The Power of Opportunity

Lebron James, Misty Copeland, Simone Biles.

3 people with natural born talent that happened upon a sport/art that they were born to do. Simone Biles discovered gymnastics on a field trip. Lebron James was introduced to basketball by a local football coach. Misty Copeland started ballet in a free class at the Boys and Girls Club. The common thread connecting these three people is that despite being born into poverty, having unfit biological parents, or constantly moving to find financial stability, they were ultimately provided the opportunities they needed to develop their talent and become internationally renowned in their crafts.

Imagine if these incredible athletes had never had the nudge in the right direction. Imagine what the world would be missing if they hadn’t had the opportunity to explore what they were undeniably born to do.

Speaking as someone who was born in the Unites States and is now living in Mexico, there is a lot that I took for granted as an adolescent. At my public school I was able to participate in choir, compete in french language competition, play badminton, etc. At the public arts high school I attended for grades 11 and 12, I was taught to develop my talent, how to compose choreography, and I got to travel and perform around the state of Minnesota,  experiences which prepared me for college and life as a dancer.

All of this was free.

In Mexico, not only is school not free, but most families struggle to pay their children’s tuition, hence the overwhelming drop out rate. Even in cases where kids can afford to stay in school, the curriculum in most places is antiquated and devoid of expression. The kids aren’t taught critical thinking or celebrated for their natural curiosity and creativity. They aren’t offered the wide array of extra-curricular activities that are state funded in the United States. They have to go out and find them and pay extra, which for most people is out of the question.

Let’s look at the alternative to completing school. Working in a factory. When I first met Arturo, my dance partner in training, he was working in a factory 40+ hours a week for $1,100 pesos. That’s give or take $65 USD. That wage was paid to him because he was one of the fortunate ones who did finish school. This wasn’t an entry level wage either, he had worked there for 3 years.

In the 1.5 years that I have been teaching independently in this country, I have encountered immense levels of talent and potential in the young people I teach. Unfortunately, heartbreakingly actually, what they possess in talent, they lack in financial resources. They are victims of a broken system. A system that doesn’t teach people to value themselves or give them opportunities to explore their potential.

Just last week I had two cancelled classes, one because the couple that I teach didn’t have enough money to pay for the bus to get to class, let alone pay their class fee. The second because my 11 year old student had to work.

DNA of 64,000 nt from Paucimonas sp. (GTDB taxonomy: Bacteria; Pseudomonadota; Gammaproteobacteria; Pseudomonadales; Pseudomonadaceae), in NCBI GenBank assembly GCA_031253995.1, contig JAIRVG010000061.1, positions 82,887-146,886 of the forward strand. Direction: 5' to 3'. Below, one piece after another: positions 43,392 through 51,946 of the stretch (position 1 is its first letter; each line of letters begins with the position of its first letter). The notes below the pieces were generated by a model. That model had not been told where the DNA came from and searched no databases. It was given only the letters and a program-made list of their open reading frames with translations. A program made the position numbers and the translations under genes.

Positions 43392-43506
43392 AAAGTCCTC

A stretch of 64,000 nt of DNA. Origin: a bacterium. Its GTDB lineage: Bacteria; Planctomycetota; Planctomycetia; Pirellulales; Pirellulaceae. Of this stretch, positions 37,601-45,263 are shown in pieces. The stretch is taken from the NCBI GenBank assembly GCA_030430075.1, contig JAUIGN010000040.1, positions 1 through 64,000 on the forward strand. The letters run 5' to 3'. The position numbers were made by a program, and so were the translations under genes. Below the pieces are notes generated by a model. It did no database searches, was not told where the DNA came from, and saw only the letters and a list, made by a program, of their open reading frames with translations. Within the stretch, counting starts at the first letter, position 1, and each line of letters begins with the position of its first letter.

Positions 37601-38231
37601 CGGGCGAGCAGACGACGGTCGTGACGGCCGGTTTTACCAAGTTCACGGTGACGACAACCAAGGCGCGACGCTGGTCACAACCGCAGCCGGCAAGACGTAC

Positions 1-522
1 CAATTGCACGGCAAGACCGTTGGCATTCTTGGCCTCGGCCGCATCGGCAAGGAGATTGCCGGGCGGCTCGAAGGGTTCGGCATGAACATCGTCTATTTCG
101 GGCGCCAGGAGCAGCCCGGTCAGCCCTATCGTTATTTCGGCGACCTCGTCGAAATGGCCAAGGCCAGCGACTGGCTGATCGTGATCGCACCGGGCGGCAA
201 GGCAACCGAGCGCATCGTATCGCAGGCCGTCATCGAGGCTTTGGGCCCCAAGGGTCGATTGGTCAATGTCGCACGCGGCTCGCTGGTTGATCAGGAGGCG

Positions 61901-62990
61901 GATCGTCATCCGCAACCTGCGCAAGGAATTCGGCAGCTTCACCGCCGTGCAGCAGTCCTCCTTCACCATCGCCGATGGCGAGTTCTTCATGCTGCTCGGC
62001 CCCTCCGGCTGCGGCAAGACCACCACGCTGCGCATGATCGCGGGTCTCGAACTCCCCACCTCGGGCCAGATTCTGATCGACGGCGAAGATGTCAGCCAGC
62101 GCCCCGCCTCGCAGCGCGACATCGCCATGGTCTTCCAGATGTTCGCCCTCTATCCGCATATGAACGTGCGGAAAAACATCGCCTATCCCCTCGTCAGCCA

You may be reading this and thinking about when you worked as a dishwasher or as a telemarketer, that everyone has to pay their dues. I don’t disagree. I worked 60 hours a week to help pay for my dance lessons. I worked and went to school full time and took extra hours of dance and competed nationally. In other words, I know work ethic when I see it. These kids aren’t lazy. They aren’t sitting back and waiting for your support. They are working and going to school and helping to support their families. They deserve the support and opportunity to be great. All that they lack is the money.

I encourage you, reader of this blog, to think back over your life. Think of the people who influenced your path. Think of the opportunities you were given, did you take them for granted? Did you consider them to be a right, not a privilege, like I did? Think of how many sports or arts programs or field trips you were able to partake in that expanded your view of the world and made you a more well-rounded individual. Think of the teachers, community leaders, coaches that fought for you, that encouraged you to be better.

This is what I am trying to be for these kids. This is what I am trying to create in my community and throughout Mexico. I have tried asking for government support, I have talked extensively with casa de cultura, and met with the state and muncipal government several times, with no luck. Now I am asking you, reader of this blog, if anything you read resonated with you, if you ever had a person or opportunity in your life that you were grateful for, please help me create that for these kids.

Help me discover and develop a Lebron James or Misty Copeland or Simone Biles. What you contribute today will have a profound impact on my students ability to thrive. You will never regret the time you helped someone follow their dreams.

Thank you.

 

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